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Okay so here's a real mess of a question - I don't even entirely know what to search for.

I asked a question here, related to a game's entity handling system: [C++] Initiating a derived class with specific variable values.

So far, that's working out great for me, but for one thing. I want to have mobs not just collide with eachother, but interact.

How can I look up a specific instance of the derived class, by coordinates?

For example, find the baseObject:Enemy() located at 22,22 and get the value of "nType" from within it

What comes to mind is putting some kind of pointer to an instance in an array, and moving it when said entity moves... but how do I make a derived class add a pointer to itself to an array? and how do I then pull something from that instance's variables?

Whew. Hope this makes sense.

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How often do they move? How many objects are there? One way is to ask each object if they occupy a position. Then you don't have to store it separately. –  Bo Persson Mar 17 '11 at 9:56

3 Answers 3

Well, the specific question you're asking is easy to answer: the pseudo-variable this is available in all member functions; it points to the current object.

The "looking up by coordinates" part is trickier; you might consider using an octree structure to organize your objects (Google is your friend there.)

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So would I then do, for example, MobArray[mobX][MobY] = *this? and if so, how would I then get that instance's value of integer "type"? –  motioneffector Mar 17 '11 at 2:43
    
Your code snippet would copy the current object into a non-polymorphic array of instances, so that's not what you're after if the derived classes have any virtual functions. You originally said an array of pointers, so in that case it'd just be "... = this". –  Ernest Friedman-Hill Mar 17 '11 at 2:51
    
Once the array of pointers is populated, then you can just reference "MobArray[mobX][MobY]->type" to get the "type" member of the object pointed to by that array element. –  Ernest Friedman-Hill Mar 17 '11 at 2:52

You will need to make a new object whose job is to keep track of where the "mobs" are. According to your question, this new object will need to contain at least a std::vector which contains a pointer to each "mob" in the world, and also a member function like:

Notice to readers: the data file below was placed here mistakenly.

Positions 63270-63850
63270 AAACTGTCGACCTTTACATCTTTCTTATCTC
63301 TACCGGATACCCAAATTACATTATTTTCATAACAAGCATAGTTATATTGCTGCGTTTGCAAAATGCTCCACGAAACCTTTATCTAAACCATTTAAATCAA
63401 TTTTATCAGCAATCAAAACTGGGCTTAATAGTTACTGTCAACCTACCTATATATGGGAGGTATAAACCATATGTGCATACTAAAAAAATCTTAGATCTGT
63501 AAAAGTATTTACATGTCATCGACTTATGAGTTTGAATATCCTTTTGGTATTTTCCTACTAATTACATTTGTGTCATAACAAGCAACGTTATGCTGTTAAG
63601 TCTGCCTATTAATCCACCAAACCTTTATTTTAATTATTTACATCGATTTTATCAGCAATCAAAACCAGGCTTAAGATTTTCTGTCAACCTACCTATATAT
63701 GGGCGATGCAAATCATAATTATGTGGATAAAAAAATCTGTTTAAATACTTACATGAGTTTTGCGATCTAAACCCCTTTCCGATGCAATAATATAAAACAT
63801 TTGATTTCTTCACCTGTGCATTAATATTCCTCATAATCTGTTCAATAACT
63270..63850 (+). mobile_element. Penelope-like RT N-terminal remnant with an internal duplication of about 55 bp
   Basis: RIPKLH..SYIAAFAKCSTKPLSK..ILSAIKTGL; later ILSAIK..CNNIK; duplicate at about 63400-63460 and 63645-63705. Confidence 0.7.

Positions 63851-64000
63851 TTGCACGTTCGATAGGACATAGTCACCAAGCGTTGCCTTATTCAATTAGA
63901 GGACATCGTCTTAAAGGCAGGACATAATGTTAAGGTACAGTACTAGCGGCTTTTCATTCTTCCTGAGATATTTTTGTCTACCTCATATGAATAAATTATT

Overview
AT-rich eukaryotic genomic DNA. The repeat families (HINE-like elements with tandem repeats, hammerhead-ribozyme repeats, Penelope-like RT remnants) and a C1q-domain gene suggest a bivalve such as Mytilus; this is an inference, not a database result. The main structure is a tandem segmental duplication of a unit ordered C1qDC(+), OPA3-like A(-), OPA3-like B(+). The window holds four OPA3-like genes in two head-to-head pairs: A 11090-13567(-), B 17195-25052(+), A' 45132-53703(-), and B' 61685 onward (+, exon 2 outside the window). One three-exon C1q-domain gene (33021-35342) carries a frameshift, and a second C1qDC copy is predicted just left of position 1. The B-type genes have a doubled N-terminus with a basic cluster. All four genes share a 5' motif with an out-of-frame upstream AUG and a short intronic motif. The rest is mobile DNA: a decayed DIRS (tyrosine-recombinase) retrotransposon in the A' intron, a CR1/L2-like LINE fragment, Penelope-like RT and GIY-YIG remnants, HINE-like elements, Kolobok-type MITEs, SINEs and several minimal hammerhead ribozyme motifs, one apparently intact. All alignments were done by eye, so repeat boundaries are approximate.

mob* findEnemy( int x, int y );

Unfortunately, what you asked for in your question is probably not what you want. You probably want to get all of the "mobs" near a point:

std::vector<mob*> findEnemiesNearPoint( int x, int y );

...but returning a std::vector can be very slow, so you probably want an array instead, but the array must be sized carefully, and now we're far far beyond the amount of information provided in your question so far.

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"...but returning a std::vector can be very slow, so you probably want an array instead" I'd vote this down but I don't have enough reputation. –  hifier Apr 28 '11 at 3:31

Well, I think a solution to this problem is to use delegates/event passing.

Let's say you have a mob, as someone said earlier you could have a "mob watcher" object. The idea is that when a GameEntity is part of a mob, that entity subscribes to the "mob watcher". If that entity leaves the mob, it will let the "mob watcher" know about it (unsubscribe).

So, when you need to know, who's composing a mob, you could just ask the mob watcher for the "mob list", if you need to search by Entity position you could then work yourself through the list of entities composing the mob, and find the one in the "position of interest".

If your mobs are gigantic you could add some kind of spatial hash feature to your mob watcher, so you could easily filter and ask for "guys in the mob which are located in gameGrid[10][13]".

If you use event passing, it's quite cool because if when you want to forward messages between the mob, sending an event to the mob watcher could be used to then forward the aforementioned event to the subscribed entities.

If you use delegates, it works in a similar way.

Observer Pattern Delegate Pattern

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